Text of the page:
I’m in the process of working through the last bits to automate the VM creation and integration with MDT, and I hope to have something to show in the next couple of weeks.


Getting Started with VMware UEM

One of the most important aspects of any end-user computing environment is user experience, and a big part of user experience is managing the user’s Windows and application preferences.  This is especially true in non-persistent environments and published application environments where the user may not log into the same machine each time.

So why is this important?  A big part of a user’s experience on any desktop is maintaining their customizations.  Users invest time into personalizing their environment by setting a desktop background, creating an Outlook signature, or configuring the applications to connect to the correct datasets, and the ability to retain these settings make users more productive because they don’t have to recreate these every time they log in or open the application.

User settings portability is nothing new.  Microsoft Roaming Profiles have been around for a long time.  But Roaming Profiles also have limitations, such as casting a large net by moving the entire profile (or the App Data roaming folder on newer versions of Windows) or being tied to specific versions of Windows.

VMware User Environment Manager, or UEM for short, is one of a few 3rd-party user environment management tools that can provide a lighter-weight solution than Roaming Profiles.  UEM can manage both the user’s personalization of the environment by capturing Windows and application settings as well as apply settings to the desktop or RDSH session based on the user’s context.  This can include things like setting up network drives and printers, Horizon Smart Policies to control various Horizon features, and acting as a Group Policy replacement for per-user settings.

UEM Components

There are four main components for VMware UEM.  The components are:

  • UEM Management Console – The central console for managing the UEM configuration
  • UEM Agent – The local agent installed on the virtual desktop, RDSH server, or physical machine
  • Configuration File Share – Network File Share where UEM configuration data is stored
  • User Data File Share – Network File Share where user data is stored.  Depending on the environment and the options used, this can be multiple file shares.

The UEM Console is the central management tool for UEM.  The console does not require a database, and anything that is configured in the console is saved as a text file on the configuration file share.  The agent consumes these configuration files from the configuration share during logon and logoff, and it saves the application or Windows settings configuration when the application is closed or when the user logs off, and it stores them on the user data share as a ZIP file.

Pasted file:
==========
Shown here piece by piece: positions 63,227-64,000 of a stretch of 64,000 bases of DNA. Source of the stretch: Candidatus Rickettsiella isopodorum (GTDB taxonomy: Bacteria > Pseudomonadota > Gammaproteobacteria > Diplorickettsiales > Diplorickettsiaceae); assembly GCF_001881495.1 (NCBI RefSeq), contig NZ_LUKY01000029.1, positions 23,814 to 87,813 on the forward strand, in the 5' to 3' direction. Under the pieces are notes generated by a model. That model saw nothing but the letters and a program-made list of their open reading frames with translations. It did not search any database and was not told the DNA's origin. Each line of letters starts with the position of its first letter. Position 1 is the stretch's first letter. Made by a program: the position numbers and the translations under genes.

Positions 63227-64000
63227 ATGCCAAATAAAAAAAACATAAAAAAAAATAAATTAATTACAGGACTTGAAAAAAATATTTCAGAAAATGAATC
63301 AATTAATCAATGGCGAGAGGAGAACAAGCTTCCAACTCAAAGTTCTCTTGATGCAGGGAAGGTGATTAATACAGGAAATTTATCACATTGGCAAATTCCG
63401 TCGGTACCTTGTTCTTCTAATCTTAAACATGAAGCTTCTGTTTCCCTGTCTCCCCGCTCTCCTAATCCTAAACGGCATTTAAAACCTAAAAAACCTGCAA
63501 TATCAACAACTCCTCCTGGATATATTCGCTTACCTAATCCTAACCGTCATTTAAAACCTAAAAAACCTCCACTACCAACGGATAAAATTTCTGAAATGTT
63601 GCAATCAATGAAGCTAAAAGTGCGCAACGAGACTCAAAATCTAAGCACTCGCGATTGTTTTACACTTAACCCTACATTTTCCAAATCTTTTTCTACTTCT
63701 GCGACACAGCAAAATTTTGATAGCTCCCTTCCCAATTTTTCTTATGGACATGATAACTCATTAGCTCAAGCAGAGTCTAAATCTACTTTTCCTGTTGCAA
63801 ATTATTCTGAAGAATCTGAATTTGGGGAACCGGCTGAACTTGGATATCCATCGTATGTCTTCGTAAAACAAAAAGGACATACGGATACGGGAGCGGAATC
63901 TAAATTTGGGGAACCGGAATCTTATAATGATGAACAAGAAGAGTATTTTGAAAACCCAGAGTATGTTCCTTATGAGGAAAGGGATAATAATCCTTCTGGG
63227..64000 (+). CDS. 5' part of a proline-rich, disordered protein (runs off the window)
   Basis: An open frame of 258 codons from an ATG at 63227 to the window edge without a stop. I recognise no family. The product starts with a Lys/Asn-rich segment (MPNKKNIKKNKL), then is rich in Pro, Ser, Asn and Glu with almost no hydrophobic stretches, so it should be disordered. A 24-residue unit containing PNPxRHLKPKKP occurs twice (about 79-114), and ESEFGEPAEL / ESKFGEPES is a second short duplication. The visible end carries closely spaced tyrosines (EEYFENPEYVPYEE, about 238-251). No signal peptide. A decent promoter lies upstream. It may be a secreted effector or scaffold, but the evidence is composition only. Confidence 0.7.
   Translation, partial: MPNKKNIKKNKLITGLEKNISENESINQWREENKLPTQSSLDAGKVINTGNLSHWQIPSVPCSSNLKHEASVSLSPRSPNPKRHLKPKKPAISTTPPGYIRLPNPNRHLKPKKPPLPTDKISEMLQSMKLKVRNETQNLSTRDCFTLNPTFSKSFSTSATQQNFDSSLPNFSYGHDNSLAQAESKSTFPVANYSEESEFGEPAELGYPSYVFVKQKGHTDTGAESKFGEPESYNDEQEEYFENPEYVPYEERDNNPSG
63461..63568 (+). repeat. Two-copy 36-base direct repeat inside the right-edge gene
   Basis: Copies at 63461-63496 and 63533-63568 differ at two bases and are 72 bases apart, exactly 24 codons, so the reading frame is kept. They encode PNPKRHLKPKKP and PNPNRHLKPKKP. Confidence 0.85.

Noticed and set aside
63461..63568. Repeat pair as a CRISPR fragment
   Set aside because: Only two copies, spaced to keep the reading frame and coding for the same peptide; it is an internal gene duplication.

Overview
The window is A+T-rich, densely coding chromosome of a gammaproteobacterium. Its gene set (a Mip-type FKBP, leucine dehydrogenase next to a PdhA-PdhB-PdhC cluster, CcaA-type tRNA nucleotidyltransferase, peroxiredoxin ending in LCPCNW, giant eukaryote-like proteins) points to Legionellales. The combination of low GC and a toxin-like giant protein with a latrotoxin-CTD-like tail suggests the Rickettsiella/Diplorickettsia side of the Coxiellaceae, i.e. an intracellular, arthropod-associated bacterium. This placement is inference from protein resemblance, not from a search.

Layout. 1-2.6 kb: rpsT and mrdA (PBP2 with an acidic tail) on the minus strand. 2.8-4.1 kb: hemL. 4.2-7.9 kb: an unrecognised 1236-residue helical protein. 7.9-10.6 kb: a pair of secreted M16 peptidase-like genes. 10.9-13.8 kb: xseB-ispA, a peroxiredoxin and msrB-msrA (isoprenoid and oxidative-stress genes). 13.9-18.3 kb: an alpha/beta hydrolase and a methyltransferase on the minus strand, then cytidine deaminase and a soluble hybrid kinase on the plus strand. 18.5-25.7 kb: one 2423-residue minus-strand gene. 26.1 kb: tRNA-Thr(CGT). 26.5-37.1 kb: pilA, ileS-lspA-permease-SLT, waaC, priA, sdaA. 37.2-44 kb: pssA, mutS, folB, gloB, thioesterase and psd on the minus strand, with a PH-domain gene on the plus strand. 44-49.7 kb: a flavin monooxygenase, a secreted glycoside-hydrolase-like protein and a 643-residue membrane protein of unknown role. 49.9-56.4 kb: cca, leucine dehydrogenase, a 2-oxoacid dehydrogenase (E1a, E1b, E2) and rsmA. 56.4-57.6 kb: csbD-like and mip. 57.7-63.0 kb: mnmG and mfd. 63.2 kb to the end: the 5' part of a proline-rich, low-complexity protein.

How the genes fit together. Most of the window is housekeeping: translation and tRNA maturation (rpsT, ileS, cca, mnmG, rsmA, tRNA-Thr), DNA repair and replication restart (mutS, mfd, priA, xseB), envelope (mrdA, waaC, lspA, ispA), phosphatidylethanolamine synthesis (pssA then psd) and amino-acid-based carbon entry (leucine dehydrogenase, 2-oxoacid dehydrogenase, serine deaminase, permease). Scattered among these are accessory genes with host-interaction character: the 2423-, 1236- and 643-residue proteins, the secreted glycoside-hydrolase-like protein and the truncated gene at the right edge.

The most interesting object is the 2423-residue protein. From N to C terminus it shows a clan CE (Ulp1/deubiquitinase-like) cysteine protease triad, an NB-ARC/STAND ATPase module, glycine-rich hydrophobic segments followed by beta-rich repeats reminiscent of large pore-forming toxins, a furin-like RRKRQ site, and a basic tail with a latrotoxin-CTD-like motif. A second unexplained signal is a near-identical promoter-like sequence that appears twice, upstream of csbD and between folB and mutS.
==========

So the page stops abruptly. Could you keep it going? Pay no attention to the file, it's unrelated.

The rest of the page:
The UEM Agent also includes a few other optional tools.  These are a Self-Service Tool, which allows users to restore application configurations from a backup, and an Application Migration Tool.  The Application Migration Tool allows UEM to convert settings from one version of an application to another when the vendor uses different registry keys and AppData folders for different versions.  Microsoft Office is the primary use case for this feature, although other applications may require it as well.

UEM also includes a couple of additional tools to assist administrators with maintaining environment.  The first of these tools is the Application Profiler Tool.  This tool runs on a desktop or an RDSH Server in lieu of the UEM Agent.  Administrators can use this tool to create UEM profiles for applications, and it does this by running the application and tracking where the application writes to.  It can also be used to create default settings that are applied to an application when a user launches it, and this can be used to reduce the amount of time it takes to get users applications configured for the first time.

The other support tool is the Help Desk support tool.  The Helpdesk support tool allows helpdesk agents or other IT support to restore a backup of a user settings archive.

Planning for a UEM Deployment

There are a couple of questions you need to ask when deploying UEM.

  1. How many configuration shares will I have, and where will they be placed? – In multisite environments, I may need multiple configuration shares so the configs are placed near the desktop environments.
  2. How many user data shares will I need, and where will they be placed?  – This is another factor in multi-site environments.  It is also a factor in how I design my overall user data file structure if I’m using other features like folder redirection.  Do I want to keep all my user data together to make it easier to manage and back up, or do I want to place it on multiple file shares.
  3. Will I be using file replication technology? What replication technology will be used? – A third consideration for multi-site environments.  How am I replicating my data between sites?
  4. What URL/Name will be used to access the shares? – Will some sort of global namespace, like a DFS Namespace, be used to provide a single name for accessing the shares?  Or will each server be accessed individually?  This can have some implications around configuring Group Policy and how users are referred to the nearest file server.
  5. Where will I run the management console?  Who will have access to it?
  6. Will I configure UEM to create backup copies of user settings?  How many backup copies will be created?

These are the main questions that come up from an infrastructure and architecture perspective, and they influence how the UEM file shares and Group Policy objects will be configured.

Since UEM does not require a database, and it does not actively use files on a network share, planning for multisite deployments is relatively straight forward.

In the next post, I’ll talk about deploying the UEM supporting infrastructure.